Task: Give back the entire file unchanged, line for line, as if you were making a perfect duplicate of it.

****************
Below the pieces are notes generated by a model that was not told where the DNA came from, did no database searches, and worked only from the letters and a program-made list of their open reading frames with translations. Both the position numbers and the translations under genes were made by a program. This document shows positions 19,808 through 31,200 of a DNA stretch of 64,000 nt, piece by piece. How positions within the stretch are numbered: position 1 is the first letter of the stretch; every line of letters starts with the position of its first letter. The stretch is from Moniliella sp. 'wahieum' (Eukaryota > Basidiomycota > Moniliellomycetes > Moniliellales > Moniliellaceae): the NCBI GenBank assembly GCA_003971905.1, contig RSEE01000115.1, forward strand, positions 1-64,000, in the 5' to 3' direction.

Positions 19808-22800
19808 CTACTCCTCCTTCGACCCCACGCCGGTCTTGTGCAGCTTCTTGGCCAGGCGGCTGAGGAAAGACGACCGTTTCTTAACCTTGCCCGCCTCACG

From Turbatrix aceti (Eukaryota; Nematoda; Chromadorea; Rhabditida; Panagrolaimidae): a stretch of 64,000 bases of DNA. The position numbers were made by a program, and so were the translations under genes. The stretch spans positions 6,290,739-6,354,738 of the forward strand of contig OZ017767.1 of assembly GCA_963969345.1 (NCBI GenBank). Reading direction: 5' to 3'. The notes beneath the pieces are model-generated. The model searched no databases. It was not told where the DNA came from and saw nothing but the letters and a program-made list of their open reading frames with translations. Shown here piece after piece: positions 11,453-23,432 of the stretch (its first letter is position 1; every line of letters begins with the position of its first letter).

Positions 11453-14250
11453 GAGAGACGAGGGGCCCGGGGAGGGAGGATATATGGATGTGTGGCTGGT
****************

Below the pieces are notes generated by a model that was not told where the DNA came from, did no database searches, and worked only from the letters and a program-made list of their open reading frames with translations. Both the position numbers and the translations under genes were made by a program. This document shows positions 19,808 through 31,200 of a DNA stretch of 64,000 nt, piece by piece. How positions within the stretch are numbered: position 1 is the first letter of the stretch; every line of letters starts with the position of its first letter. The stretch is from Moniliella sp. 'wahieum' (Eukaryota > Basidiomycota > Moniliellomycetes > Moniliellales > Moniliellaceae): the NCBI GenBank assembly GCA_003971905.1, contig RSEE01000115.1, forward strand, positions 1-64,000, in the 5' to 3' direction.

Positions 19808-22800
19808 CTACTCCTCCTTCGACCCCACGCCGGTCTTGTGCAGCTTCTTGGCCAGGCGGCTGAGGAAAGACGACCGTTTCTTAACCTTGCCCGCCTCACG

From Turbatrix aceti (Eukaryota; Nematoda; Chromadorea; Rhabditida; Panagrolaimidae): a stretch of 64,000 bases of DNA. The position numbers were made by a program, and so were the translations under genes. The stretch spans positions 6,290,739-6,354,738 of the forward strand of contig OZ017767.1 of assembly GCA_963969345.1 (NCBI GenBank). Reading direction: 5' to 3'. The notes beneath the pieces are model-generated. The model searched no databases. It was not told where the DNA came from and saw nothing but the letters and a program-made list of their open reading frames with translations. Shown here piece after piece: positions 11,453-23,432 of the stretch (its first letter is position 1; every line of letters begins with the position of its first letter).

Positions 11453-14250
11453 GAGAGACGAGGGGCCCGGGGAGGGAGGATATATGGATGTGTGGCTGGT